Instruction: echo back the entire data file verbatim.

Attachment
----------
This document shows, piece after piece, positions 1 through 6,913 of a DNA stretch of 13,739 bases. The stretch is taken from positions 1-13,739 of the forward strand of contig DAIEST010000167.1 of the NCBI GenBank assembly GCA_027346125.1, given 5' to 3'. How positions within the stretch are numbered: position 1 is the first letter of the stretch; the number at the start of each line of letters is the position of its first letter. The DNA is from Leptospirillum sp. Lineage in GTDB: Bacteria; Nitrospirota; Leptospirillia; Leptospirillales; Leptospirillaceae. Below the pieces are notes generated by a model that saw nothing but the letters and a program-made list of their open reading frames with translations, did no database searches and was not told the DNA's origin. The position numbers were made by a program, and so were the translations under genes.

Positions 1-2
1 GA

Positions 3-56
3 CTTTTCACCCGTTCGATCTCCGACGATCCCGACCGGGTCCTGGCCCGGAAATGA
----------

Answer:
This document shows, piece after piece, positions 1 through 6,913 of a DNA stretch of 13,739 bases. The stretch is taken from positions 1-13,739 of the forward strand of contig DAIEST010000167.1 of the NCBI GenBank assembly GCA_027346125.1, given 5' to 3'. How positions within the stretch are numbered: position 1 is the first letter of the stretch; the number at the start of each line of letters is the position of its first letter. The DNA is from Leptospirillum sp. Lineage in GTDB: Bacteria; Nitrospirota; Leptospirillia; Leptospirillales; Leptospirillaceae. Below the pieces are notes generated by a model that saw nothing but the letters and a program-made list of their open reading frames with translations, did no database searches and was not told the DNA's origin. The position numbers were made by a program, and so were the translations under genes.

Positions 1-2
1 GA

Positions 3-56
3 CTTTTCACCCGTTCGATCTCCGACGATCCCGACCGGGTCCTGGCCCGGAAATGA